We have recommended a review of the private guidelines relating to planting GM crops and the need for consideration of legislation to strengthen state government laws.

Similarly, the court case highlights the need for the organic industry to review and tighten its own protocols and certification management, to deliver uniformity and certainty for those on the front line of this issue: the farmers who feed us and risk their own investments.

Potential for foreign genetic presence in our farming environments, similar to unwelcome pesticides, is undesirable but a reality we will have to continue to manage.

The call from some suggesting the national organic standard should immediately specify a permissible level of GM presence is misplaced for two reasons. First, organic standards worldwide prohibit the intentional presence of GMOs in organic products and only the EU has specified a permissible level of adventitious presence – the marketplace still expects non-GM organic products. Second, Australia’s having to face the supply chain and end product ‘contaminations’ that markets such as the US have faced already is some way off. Imported products from markets such as the US should have us more concerned in terms of GMO presence than neighbouring farming activities in Australia operating within the law and in accordance with the code for use of GM materials.

Australian Organic will continue to stand up for and look after our farmer member interests to ensure they are able to live and farm within their communities and do not bear the brunt of anti-GMO – as opposed to pro-organic – campaigning.

The organic industry needs to review risk management policies and focus more on ensuring end organic products remain non-GM, rather than expecting zero GMO presence in the ambient farming environment – not ideal for those passionate about the anti-GM cause but a practical reality all of us face.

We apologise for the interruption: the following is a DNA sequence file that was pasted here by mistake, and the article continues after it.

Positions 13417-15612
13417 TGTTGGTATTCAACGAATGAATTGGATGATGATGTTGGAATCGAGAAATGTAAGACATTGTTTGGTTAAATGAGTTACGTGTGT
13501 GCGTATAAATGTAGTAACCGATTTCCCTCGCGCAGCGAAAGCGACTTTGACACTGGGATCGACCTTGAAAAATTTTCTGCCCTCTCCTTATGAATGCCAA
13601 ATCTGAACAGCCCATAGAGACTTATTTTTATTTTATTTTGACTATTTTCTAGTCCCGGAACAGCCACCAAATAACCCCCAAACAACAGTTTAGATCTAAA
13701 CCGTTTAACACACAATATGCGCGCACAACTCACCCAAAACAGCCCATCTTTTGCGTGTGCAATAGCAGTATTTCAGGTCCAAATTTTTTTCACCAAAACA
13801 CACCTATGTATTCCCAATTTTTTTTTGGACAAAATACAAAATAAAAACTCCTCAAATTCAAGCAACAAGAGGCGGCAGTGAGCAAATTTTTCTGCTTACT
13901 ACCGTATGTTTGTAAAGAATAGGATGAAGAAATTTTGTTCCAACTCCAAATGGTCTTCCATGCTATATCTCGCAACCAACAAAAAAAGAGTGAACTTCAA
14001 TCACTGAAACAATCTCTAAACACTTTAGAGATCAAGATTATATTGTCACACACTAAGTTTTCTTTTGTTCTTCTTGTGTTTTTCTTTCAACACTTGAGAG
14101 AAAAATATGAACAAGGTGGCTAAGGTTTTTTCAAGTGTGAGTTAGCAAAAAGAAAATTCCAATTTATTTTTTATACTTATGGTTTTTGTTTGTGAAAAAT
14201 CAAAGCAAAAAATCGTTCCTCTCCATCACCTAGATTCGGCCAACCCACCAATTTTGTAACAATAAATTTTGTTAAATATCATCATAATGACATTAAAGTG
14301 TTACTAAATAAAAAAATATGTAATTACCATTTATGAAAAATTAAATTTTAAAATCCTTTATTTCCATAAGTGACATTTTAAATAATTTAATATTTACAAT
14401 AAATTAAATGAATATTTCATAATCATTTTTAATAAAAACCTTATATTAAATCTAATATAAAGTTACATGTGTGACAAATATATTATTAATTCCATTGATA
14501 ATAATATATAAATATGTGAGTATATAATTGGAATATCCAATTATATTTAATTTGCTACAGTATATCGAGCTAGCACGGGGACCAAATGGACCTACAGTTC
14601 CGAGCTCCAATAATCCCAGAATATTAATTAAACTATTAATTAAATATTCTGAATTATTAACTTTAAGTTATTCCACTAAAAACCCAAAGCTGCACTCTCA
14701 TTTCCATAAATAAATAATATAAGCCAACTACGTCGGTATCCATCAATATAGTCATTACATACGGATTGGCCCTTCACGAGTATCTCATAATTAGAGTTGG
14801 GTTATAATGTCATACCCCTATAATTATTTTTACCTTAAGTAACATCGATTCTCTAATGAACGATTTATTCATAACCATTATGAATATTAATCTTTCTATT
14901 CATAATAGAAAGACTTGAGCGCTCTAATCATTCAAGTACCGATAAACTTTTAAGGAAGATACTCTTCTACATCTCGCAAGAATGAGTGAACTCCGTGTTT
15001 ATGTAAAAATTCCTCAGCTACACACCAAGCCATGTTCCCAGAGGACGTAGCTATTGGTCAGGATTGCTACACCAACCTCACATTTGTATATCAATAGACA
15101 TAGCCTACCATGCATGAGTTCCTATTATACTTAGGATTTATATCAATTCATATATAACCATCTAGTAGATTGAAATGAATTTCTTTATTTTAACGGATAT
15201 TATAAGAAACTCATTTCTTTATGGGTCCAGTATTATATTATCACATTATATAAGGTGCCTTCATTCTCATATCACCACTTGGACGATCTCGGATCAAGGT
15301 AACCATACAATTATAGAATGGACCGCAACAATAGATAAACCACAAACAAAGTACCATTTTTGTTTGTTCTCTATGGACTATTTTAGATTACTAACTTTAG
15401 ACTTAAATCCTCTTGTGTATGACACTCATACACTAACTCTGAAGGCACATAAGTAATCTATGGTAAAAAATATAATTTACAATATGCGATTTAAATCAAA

Certified organic foods remain consumers’ best means of reducing their exposure to synthetic chemicals and other agents, including GMOs, they don’t bargain on having in their purchases.

There is a range of reasons organic foods command a premium. Some of that premium relates to the extra care and diligence required in the production and certification process to ensure the integrity and value of organics.

Australian Organic will continue the One logo says it all campaign in 2014 and 2015 with clear messages about what organic farming does not include as well as the positive messages organic farming and food offers for all.

We have also allocated additional resources in the past year, with more to come, in testing and spot auditing our supply chains to give everyone ongoing confidence in organic products. This includes GMO testing.

Organic farming methods are at the cutting edge of the future of sustainable farming, delivering foods consumers are demanding and shining light on a farming pathway ahead without reliance on synthetic agrochemicals or GM technology.

By working together we continue growing the organic industry and seeing the conversion of more farming, and in particular broadacre cropping country, to organic methods. That has to be a win for all.

Read our media release in response to the decision.
Read the Judgement.